In accordance with the teachings described herein, systems and methods are provided for data sorting. A method for use with one or more processing devices in order to merge sorted runs of data may include the steps of: defining a plurality of floating buffers; calculating a number of data blocks for each floating buffer; configuring the floating buffers to store the number of data blocks; and using the floating buffers to perform an external data sorting operation. A data sorting system may include one or more programs, and may be used with a plurality of floating buffers and a data storage device for storing a plurality of sorted runs of data blocks, each data block including a plurality of data records. The one or more programs in a data sorting system may be operable to calculate a number of data blocks for each floating buffer and configure the plurality of floating buffers to store the number of data blocks. In addition, the one or more programs in a data sorting system may be further operable to sort the plurality of data records into a single sorted output run using the plurality of floating buffers. In other examples, the number of data blocks in the plurality of floating buffers may be pre-determined or may be calculated by a different system using the techniques described herein.
The temporary and permanent data storage devices 102, 103 are direct access storage devices accessible by the computing machine 101. The temporary data storage device 102 is used to store a plurality of sorted runs of data blocks, such as, but not limited to, in a single computer file. The sorted runs are merged (e.g., into a single sorted computer file) and the sorted output is stored in the permanent data storage device 103. The external sorting process may be performed by a forecasting program and a merge program, which may, for example, be independently executed as two separate threads of execution that are respectively executed by the multiple CPUs 105, 106 of the computing machine 101. It should be understood, however, that the forecasting and merge programs may be implemented in different ways, such as using a single processing device. In addition, the sorted runs and sorted output may be stored in other types of memory devices and/or memory configurations, which may be either external or internal to the computing machine 101.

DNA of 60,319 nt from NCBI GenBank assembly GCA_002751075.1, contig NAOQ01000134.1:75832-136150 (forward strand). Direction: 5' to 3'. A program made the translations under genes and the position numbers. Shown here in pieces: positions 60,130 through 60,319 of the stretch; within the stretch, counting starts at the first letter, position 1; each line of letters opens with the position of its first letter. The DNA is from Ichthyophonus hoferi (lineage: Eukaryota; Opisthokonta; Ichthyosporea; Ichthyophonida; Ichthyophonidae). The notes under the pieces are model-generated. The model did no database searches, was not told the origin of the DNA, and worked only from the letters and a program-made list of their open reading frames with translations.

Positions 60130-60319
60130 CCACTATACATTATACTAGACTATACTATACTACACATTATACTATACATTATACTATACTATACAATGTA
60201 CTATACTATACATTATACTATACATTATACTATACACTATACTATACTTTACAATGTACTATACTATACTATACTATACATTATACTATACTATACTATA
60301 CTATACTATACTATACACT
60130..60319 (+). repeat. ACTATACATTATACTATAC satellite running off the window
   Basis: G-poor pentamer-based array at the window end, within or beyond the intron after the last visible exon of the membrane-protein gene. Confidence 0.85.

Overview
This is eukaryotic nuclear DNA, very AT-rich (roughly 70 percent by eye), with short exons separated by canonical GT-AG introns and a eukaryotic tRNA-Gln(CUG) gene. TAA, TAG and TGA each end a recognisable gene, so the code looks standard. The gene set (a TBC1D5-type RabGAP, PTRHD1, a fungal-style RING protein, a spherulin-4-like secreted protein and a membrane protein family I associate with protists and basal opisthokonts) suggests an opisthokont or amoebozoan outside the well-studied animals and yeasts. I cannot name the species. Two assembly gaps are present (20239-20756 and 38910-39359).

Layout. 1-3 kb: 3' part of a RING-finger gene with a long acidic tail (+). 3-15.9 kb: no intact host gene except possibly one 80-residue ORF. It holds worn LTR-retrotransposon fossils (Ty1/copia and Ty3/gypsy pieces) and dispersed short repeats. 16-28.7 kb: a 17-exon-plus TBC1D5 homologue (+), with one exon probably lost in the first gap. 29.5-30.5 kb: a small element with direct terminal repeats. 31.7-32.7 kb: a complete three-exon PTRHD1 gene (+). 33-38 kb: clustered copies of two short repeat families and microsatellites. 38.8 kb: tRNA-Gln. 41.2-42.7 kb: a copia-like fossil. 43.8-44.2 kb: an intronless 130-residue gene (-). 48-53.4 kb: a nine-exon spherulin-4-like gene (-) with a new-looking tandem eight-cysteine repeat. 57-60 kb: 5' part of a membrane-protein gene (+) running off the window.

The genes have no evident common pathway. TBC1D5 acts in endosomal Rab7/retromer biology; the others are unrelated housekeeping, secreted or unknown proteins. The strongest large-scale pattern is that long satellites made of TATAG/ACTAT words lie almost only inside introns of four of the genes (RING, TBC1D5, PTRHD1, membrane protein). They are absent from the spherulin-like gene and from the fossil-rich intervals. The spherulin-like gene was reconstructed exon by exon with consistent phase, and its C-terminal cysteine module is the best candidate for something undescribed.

The sorted runs 220 can be stored in a single file within the first data storage device 202. The sorted runs 220 include a plurality of data blocks 222, and the data blocks 222 store a plurality of data records 224. The data records 224 may include both record data and key values. The key value associated with a particular data record 224 may be extracted from or included with the data record 224. The record data 224 within each sorted run 220 is sorted according to the keys (e.g., in ascending or descending order.) An example of a sorted run showing sorted record keys is described below with reference to
The computing machine 201 includes a forecasting program 226, a merge program 228, and a plurality of floating buffers 230. The forecasting program 226 and merge program 228 are stored in a memory location in the computing machine 201 and are executed by one or more processing devices in the computing machine 201 to perform an external sorting operation. For example, the forecasting program 226 and merge program 228 may be two separate threads of execution that are respectively executed by multiple CPUs 105, 106 of the computing machine 101, as described above with reference to